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Roadblocks to Justice – Statute of Limitations Laws

Child molesters often hold a tremendous power over their victims. Abusers are often family friends and people in positions of authority like teachers, members of the clergy, even police officers or medical doctors. That’s why it can take a victim years, if not decades, to come forward and reveal the abuse. Unfortunately, for many victims who do eventually come forward, it is too late to take any legal action. This is especially true in cases where the abuse occurred decades ago. For these victims, criminal and civil statute of limitations laws often prevent them from seeking justice.

More: Pennsylvania Crime Victims Act – Victims’ Bill of Rights in Criminal Cases

Many criminal and civil statute of limitations laws were written decades ago, before media attention to child sexual assault and abuses reached critical mass. Over the past few years, there has been widespread media attention in sex abuse scandals involving the Catholic Church, schools and other church organizations throughout the country. The attention given to these scandals has created a domino effect, and many victims have stepped forward.

Civil Windows – Statute of Limitations Reform

Another major, positive outcome has been changes in state statute of limitations laws. A handful of states have passed special laws, opening civil windows in child sexual abuse cases. These civil windows recognize that for child molestation victims, it is particularly difficult to face their abusers. These laws give survivors of abuse, whose cases were previously time-barred, the unique opportunity to seek justice by filing a civil lawsuit against their perpetrators.

Delaware was one of the first states to pass such a window, back in 2009. That 2 year window has since closed. Other states have passed similar windows such as Hawaii, Minnesota, and California. Various state legislatures have considered passing similar laws. However, any such efforts face intense lobbying efforts by church organizations. State legislatures in both Pennsylvania and New Jersey have considered but failed to pass such windows.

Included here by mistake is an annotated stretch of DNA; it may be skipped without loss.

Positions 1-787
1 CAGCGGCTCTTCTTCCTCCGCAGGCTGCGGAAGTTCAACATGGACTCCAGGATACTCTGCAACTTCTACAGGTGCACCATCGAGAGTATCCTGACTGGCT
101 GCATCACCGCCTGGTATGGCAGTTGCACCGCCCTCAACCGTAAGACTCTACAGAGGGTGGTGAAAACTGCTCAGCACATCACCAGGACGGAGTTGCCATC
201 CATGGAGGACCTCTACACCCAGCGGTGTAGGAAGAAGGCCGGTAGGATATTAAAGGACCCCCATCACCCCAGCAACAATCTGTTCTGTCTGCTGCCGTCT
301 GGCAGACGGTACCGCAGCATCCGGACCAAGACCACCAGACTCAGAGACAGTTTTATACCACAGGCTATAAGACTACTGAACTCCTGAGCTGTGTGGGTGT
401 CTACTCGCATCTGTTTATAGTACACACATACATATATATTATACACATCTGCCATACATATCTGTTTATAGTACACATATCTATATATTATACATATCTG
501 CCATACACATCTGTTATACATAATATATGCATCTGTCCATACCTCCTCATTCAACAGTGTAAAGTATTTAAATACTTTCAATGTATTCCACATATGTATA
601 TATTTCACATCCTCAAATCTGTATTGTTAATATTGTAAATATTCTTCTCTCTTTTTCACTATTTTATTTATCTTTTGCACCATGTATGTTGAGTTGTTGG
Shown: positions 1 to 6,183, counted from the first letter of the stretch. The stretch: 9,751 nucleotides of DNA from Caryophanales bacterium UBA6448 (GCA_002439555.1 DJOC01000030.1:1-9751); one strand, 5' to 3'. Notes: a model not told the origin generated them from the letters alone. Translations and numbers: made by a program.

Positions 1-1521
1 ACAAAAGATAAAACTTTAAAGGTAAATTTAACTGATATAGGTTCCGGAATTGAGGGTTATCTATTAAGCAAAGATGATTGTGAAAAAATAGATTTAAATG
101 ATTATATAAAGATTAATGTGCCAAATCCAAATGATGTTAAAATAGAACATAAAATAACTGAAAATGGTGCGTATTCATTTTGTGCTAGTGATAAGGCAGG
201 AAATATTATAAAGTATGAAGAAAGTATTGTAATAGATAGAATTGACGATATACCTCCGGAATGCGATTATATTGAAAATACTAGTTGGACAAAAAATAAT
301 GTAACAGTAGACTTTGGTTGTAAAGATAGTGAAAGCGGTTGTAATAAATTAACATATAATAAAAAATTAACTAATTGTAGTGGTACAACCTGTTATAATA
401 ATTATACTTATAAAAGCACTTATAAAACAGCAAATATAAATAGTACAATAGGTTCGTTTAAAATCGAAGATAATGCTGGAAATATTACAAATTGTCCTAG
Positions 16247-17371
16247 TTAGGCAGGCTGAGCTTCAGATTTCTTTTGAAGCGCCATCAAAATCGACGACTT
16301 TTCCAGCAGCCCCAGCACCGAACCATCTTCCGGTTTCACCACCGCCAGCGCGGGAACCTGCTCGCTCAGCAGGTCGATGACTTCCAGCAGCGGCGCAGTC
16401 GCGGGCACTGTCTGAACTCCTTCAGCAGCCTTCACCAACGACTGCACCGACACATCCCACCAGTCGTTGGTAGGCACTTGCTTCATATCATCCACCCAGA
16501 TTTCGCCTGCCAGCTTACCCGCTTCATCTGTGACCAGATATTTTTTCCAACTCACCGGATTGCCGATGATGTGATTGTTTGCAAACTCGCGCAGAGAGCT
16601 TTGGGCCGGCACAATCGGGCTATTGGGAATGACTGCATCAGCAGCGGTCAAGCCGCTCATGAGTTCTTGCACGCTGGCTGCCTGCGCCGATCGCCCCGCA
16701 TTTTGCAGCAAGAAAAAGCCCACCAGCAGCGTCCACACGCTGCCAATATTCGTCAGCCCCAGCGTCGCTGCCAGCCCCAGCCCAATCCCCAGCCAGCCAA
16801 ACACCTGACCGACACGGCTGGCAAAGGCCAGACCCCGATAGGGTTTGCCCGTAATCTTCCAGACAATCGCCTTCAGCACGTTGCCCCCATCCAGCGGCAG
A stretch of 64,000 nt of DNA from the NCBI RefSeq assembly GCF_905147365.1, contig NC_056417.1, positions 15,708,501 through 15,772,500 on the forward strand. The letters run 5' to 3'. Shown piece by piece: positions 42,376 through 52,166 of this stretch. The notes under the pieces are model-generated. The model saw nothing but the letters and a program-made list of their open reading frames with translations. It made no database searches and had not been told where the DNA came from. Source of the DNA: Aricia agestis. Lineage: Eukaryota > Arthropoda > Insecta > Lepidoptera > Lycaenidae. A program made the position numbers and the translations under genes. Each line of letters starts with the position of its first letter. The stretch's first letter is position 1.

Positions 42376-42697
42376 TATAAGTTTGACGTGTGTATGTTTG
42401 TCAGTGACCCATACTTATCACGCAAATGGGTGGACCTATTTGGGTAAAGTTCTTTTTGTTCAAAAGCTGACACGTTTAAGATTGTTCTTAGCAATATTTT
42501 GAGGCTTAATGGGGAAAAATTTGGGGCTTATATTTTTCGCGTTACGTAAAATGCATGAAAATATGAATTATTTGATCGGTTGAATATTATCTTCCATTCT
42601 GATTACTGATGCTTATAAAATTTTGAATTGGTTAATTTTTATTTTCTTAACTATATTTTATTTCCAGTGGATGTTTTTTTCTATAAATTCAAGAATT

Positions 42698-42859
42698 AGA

Why We Need Statute of Limitations Reform

These civil windows are crucial. The unique dynamic between the abuser and the victim prevents survivors from stepping forward and facing their abusers. It takes an extraordinary act of courage for a person, who was sexually abused by a person in a position of power and authority, to come forward. There’s a nagging fear, “who’s going to believe me, when my abuser was a [priest, teacher, police officer, etc.]?” That’s why these cases can’t be treated like other types of civil tort cases. We must pass these civil windows to allow survivors to seek justice. The other reason is to simply ferret out abusers among us.

Success Story – Civil Windows Help Survivors Hold Abusers Accountable

One of our clients filed a civil lawsuit against his abuser, under Delaware’s civil window. The abuser was a well-respected sitting state court judge. The criminal statute of limitations had expired, so the judge was untouchable from a criminal standpoint. However, the civil case was successful. He signed a written admission (confession), was removed from the bench and later disbarred. If our client hadn’t had the courage to come forward and if Delaware hadn’t passed the civil window, this judge would likely still be on the bench. Watch a YouTube video of an interview at the 2014 National Crime Victim Bar Association Conference featuring this survivor’s incredible journey.

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 Posted by on March 11, 2015 Civil Justice System, Latest News